In addition to their training around the livestock, we also handle the pups daily.  Our 5 children, interns, and frequent visitors help a lot with this part!  Pups are introduced to basic concepts like wearing a collar, staying within the fence lines, electric wire, basic manners such as not mouthing or jumping on people, and appropriate play with the livestock. They are transitioned to a good, dry puppy food, supplemented with raw foods, given first shots, dewormer, and a wellness exam.  Once they reach 8 weeks of age, we will allow them to go to their new homes, although we highly recommend that you consider leaving them for additional training unless you have another LGD to help teach them.  

What Kind of Additional Training Options Are Offered?


We offer the following services to buyers of our pups ONLY:

  • Because the pups really don't start interacting with the small stock and learning guardian skills until they are about 6-7 weeks of age, we are willing to keep them here until 10 weeks* for no additional charge.  After they go to their new farm, we will remain available for consultation.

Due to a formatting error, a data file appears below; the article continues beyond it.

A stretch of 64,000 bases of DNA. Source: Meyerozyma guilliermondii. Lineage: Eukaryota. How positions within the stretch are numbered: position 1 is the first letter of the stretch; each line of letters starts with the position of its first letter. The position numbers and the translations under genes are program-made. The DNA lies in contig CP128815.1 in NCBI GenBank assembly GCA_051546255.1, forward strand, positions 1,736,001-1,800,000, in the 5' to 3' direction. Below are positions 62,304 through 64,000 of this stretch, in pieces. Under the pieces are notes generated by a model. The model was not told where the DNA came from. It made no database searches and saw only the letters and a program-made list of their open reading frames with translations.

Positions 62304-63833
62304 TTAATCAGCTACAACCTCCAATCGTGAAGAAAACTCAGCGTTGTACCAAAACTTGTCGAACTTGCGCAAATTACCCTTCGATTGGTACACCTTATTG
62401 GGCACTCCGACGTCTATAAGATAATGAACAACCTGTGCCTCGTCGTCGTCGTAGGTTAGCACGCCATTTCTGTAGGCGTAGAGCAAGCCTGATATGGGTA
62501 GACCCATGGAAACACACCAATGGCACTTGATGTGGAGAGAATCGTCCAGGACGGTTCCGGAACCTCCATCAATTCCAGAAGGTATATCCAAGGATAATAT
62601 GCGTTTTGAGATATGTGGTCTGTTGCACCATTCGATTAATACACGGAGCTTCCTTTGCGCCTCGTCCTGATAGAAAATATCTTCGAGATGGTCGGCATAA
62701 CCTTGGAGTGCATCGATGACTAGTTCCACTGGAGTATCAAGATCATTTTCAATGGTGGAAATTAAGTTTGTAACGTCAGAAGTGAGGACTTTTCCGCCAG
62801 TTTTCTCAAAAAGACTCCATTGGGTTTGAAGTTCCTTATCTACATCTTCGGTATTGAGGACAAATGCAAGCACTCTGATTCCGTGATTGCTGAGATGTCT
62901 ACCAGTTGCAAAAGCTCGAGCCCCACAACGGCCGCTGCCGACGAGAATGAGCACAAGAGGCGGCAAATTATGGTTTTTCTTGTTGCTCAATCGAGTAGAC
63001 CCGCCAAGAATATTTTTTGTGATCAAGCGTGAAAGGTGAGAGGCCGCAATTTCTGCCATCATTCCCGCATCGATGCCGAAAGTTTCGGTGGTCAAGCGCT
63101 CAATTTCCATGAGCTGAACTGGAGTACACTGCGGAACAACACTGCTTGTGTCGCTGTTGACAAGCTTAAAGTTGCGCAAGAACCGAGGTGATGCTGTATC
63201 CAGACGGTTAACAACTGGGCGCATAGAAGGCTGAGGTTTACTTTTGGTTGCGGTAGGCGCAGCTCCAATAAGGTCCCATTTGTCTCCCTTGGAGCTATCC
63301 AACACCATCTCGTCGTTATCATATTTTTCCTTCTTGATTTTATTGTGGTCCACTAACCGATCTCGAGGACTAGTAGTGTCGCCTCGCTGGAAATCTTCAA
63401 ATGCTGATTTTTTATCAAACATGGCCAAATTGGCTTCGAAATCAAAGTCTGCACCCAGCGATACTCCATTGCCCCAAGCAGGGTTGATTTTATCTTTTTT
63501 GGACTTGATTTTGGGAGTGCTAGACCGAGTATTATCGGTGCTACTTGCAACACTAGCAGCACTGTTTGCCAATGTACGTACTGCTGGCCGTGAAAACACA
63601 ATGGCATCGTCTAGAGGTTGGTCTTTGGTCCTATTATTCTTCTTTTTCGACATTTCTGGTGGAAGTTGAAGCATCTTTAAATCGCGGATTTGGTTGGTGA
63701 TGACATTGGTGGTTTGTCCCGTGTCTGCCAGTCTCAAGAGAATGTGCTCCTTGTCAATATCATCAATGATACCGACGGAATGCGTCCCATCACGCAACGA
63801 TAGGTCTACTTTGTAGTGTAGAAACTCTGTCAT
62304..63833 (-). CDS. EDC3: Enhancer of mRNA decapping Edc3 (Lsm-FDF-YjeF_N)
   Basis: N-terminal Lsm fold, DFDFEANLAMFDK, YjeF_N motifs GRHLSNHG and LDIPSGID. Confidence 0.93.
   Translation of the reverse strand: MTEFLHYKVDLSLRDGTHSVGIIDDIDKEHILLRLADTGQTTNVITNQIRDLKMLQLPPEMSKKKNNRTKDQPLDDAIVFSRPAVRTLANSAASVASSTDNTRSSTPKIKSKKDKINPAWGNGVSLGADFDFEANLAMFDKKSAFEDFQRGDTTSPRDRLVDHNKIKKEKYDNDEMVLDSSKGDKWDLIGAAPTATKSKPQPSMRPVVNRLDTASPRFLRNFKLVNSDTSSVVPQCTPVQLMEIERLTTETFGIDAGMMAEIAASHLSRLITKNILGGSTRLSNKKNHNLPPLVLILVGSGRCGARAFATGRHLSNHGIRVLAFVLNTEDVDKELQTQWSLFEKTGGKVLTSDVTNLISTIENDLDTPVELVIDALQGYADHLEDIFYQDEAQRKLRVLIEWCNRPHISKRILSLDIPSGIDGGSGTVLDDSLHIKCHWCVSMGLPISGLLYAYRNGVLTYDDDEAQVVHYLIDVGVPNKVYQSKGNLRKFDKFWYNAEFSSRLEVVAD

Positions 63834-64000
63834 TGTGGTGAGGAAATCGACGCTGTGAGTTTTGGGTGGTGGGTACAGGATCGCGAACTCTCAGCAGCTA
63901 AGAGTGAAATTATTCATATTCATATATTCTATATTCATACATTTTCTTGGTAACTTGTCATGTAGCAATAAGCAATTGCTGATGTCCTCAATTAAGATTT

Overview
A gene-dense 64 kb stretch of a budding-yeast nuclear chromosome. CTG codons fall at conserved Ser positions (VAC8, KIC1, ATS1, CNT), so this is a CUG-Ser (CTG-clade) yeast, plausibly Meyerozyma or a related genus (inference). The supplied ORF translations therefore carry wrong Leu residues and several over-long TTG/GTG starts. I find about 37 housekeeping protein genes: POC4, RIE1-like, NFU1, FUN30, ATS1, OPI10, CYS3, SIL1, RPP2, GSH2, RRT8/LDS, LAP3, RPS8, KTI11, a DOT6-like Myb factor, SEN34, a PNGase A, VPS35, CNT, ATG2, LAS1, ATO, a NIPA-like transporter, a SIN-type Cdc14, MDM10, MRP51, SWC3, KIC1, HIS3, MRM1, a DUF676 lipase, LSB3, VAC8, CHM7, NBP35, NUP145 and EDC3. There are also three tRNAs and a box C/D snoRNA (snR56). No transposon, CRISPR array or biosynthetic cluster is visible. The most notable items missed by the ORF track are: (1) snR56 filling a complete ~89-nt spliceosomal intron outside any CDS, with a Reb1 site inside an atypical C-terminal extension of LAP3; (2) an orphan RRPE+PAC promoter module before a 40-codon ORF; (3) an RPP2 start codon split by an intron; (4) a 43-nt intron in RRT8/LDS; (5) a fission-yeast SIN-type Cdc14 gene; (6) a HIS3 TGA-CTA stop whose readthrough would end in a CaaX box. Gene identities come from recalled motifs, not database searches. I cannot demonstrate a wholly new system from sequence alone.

• We offer additional boarding and training time for $25/week.  We will work with your pup for a longer period, up to 5 months of age**, to ensure it is exposed to livestock appropriately and has plenty of time learning from the older dogs.  We can make recommendations, based on your needs and the individual assessment of your chosen pup.  During this time, your pup will also be socialized with children, and introduced to basic manners such as walking on a leash, not jumping on people or fences, not barking excessively, and waiting patiently for his food.  Of course, you are welcome to come visit your pup often!

  • We offer basic dog obedience lessons for $30/half hour session.  While usually not necessary, we have found that it may be desirable in some situations.  We will give you guidance through the process to ensure your dog remains bonded closely to the livestock, rather than overly attaching to you as the handler.  Although we are happy to combine basic obedience with the extra boarding time here on our farm, we do require that YOU participate in the actual obedience training sessions with your dog.  We will continue to enforce those lessons during the pup's stay here.